• McLaughlin denies that any technician said anything to any FOC official involved in the track day about the condition or handling characteristics of Keaton's Carrera GT.

Who paid up and why

Fouladpour, in his letter, denies that the defendants sought to apportion the settlement responsibility among themselves. We can accept his statements as they pertain to Porsche. However, McLaughlin says that the FOC, as the sponsor of the event, carried a single insurance policy that covered the FOC, the organizer, the Chief Steward who had been hired by the FOC to run the event, and the track. The FOC was confident that the track and/or the Chief Steward bore the major share of any responsibility among their group, and wanted the settlement to be apportioned among their group in that manner. However, their attorneys advised that the Court would not do that, and the settlement had to be a single amount for the entire group of defendants. Porsche's relatively small settlement can be taken as an indication that the case against it was weak. However, McClellan claims that Porsche simply benefited from being the last defendant to settle. Had the case against Porsche gone to trial, it would have received credit for all settlements from all other defendants. Consequently, the odds of recovering more than $4.5 million were not enough to merit going forward. No doubt, both of these parties make good points, but there may be some posturing in each view. "Legal Files" will have to leave it at that.

Supercars and less super drivers

Fouladpour takes great umbrage at the claim that anything was wrong with the condition or design of the Carrera GT. McClellan says there were no specific mechanical issues with the car, the only complaint being that the lack of electronic stability control was a design defect. McClellan and Fouladpour disagree about whether ESC could have been used, and we can't judge that point. But note that the National Highway Traffic Safety Administration has recently issued a rule that requires ESC in all under-10,000 lb. vehicles by 2012, with a three-year phase-in beginning September 1, 2008. This is an interesting legal point. At what point should a manufacturer be held liable when its otherwise non-defective supercar is sold to a less-than-super driver? "Legal Files" has little doubt that the customers questioned by Porsche had no desire for ESC, and that Keaton would likely have turned it off anyway. But the Carrera GT was sold to customers who may not know how to handle the car. McClellan's suggestion that a street crash should be Porsche's greatest worry is a good one. Hopefully, we will never find out if he is correct.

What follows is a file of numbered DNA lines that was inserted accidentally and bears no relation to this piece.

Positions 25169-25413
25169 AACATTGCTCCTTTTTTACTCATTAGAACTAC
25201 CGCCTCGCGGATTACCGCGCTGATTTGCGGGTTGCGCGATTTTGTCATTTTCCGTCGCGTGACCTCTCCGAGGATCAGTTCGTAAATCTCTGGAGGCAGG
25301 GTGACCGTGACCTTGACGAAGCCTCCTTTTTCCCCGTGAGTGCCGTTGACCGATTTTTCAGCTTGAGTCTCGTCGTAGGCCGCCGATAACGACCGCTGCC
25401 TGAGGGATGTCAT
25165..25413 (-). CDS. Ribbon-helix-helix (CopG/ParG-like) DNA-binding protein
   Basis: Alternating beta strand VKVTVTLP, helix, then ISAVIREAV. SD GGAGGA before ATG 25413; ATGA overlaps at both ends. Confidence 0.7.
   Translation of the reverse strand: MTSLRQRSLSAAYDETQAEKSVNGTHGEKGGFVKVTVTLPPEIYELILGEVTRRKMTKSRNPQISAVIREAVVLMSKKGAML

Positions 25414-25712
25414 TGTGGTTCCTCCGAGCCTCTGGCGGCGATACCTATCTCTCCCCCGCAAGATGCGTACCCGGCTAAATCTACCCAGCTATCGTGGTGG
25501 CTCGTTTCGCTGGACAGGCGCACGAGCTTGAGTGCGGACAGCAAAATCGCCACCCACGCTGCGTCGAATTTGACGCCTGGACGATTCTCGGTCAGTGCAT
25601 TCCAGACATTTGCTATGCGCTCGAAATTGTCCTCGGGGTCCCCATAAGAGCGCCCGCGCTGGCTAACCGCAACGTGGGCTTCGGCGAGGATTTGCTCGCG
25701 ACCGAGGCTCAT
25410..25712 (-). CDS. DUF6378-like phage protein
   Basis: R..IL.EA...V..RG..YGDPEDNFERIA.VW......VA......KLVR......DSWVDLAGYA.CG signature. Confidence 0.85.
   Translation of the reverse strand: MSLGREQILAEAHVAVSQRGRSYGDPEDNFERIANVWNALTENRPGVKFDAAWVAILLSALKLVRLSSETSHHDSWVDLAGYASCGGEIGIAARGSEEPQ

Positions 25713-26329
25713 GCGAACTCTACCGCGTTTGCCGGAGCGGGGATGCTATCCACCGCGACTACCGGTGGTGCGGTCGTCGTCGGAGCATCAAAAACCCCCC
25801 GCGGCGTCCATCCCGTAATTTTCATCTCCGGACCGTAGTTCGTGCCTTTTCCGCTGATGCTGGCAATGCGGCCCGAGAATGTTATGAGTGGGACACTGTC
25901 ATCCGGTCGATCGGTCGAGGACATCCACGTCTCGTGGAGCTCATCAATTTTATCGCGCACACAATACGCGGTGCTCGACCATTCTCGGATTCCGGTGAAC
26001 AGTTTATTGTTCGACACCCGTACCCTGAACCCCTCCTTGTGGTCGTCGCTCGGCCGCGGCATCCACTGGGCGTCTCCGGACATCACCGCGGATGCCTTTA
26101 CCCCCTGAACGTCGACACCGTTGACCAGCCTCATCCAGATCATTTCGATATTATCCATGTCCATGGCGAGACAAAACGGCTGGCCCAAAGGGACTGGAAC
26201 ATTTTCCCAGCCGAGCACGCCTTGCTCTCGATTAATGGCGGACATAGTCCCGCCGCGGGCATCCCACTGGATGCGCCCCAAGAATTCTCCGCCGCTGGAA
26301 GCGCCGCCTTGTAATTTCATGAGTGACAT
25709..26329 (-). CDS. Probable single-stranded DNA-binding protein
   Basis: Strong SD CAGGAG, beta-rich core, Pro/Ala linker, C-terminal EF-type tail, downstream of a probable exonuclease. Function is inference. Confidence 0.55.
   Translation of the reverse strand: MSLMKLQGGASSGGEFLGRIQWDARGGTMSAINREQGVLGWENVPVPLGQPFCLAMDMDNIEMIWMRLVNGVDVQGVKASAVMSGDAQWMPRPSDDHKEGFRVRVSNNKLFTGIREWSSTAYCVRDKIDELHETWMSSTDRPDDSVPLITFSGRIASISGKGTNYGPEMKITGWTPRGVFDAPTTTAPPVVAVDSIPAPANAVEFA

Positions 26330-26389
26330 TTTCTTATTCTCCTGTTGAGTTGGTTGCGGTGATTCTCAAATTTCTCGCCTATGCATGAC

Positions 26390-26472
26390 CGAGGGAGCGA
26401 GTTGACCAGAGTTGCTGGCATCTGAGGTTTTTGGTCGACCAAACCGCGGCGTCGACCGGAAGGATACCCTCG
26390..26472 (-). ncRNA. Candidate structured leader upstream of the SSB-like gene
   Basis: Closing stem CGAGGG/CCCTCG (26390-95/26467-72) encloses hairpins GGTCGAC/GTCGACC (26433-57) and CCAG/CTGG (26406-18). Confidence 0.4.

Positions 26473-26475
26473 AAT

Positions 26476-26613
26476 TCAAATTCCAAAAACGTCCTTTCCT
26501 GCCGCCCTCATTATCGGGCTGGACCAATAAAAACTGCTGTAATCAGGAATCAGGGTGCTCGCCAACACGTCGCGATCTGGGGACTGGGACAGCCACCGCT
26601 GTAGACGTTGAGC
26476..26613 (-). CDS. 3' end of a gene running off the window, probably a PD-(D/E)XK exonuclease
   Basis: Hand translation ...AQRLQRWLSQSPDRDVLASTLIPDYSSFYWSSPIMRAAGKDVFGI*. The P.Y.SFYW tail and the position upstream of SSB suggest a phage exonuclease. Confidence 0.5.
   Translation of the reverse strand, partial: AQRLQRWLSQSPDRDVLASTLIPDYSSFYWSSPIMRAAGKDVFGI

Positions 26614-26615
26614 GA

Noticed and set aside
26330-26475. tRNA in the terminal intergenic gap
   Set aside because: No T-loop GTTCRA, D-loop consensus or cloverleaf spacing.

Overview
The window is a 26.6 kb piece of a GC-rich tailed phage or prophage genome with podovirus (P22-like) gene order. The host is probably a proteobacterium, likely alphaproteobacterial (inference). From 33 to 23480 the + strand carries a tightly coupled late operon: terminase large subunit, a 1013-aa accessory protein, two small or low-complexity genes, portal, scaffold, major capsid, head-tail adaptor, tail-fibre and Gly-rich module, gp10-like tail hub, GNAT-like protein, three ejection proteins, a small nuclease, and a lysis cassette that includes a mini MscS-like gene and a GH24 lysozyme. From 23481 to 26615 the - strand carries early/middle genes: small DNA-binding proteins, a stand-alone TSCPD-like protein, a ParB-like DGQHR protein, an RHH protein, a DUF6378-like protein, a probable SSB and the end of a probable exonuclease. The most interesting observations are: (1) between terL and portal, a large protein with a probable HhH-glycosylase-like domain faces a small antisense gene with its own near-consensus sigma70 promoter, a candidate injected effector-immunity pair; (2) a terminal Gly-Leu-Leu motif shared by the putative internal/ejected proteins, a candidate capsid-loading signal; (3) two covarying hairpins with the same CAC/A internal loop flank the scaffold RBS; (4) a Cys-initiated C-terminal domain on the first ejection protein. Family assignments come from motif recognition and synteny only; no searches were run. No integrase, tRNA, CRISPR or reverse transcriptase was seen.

Keeping sight of the human element

The most important comments about the case come from McLaughlin. He urges that "Legal Files" not lose sight of the human element. Referring to FOC members and organizers, he says, "After all, Corey Rudl and Ben Keaton were our friends. We were absolutely devastated when they died." In particular, the event organizer was the most affected. He was among the group who went to the Rudl house that afternoon to tell Tracy Rudl about the death of her husband. And, when he informed his insurance agent that he might be sued as the organizer of the event, his homeowner's insurance company immediately filed suit against him, seeking a determination that his policy did not cover him. After hiring his own attorney to defend that lawsuit, it was pointed out to the plaintiff that the organizer was an uncompensated director of the non-profit FOC, and as such, California law immunized him from liability absent a showing of gross negligence. McClellan confirmed that was the case, and the plaintiff promptly dismissed him from the lawsuit, but not before he had incurred thousands of dollars in legal fees. McLaughlin also advises that the club has not sponsored a track day since, and he doesn't know if they ever will again. He is sure the organizer will never be involved again and resents any insinuation that he or any other FOC members acted cavalierly. "Legal Files" has never intended any such insinuation. McLaughlin is concerned about the impact on the Rudl and Keaton families. He feels no animosity about the lawsuit, and is "heartened by the financial assistance the settlement has provided Mrs. Rudl. The money will never replace her husband, and her and Mrs. Keaton's losses will be with them forever."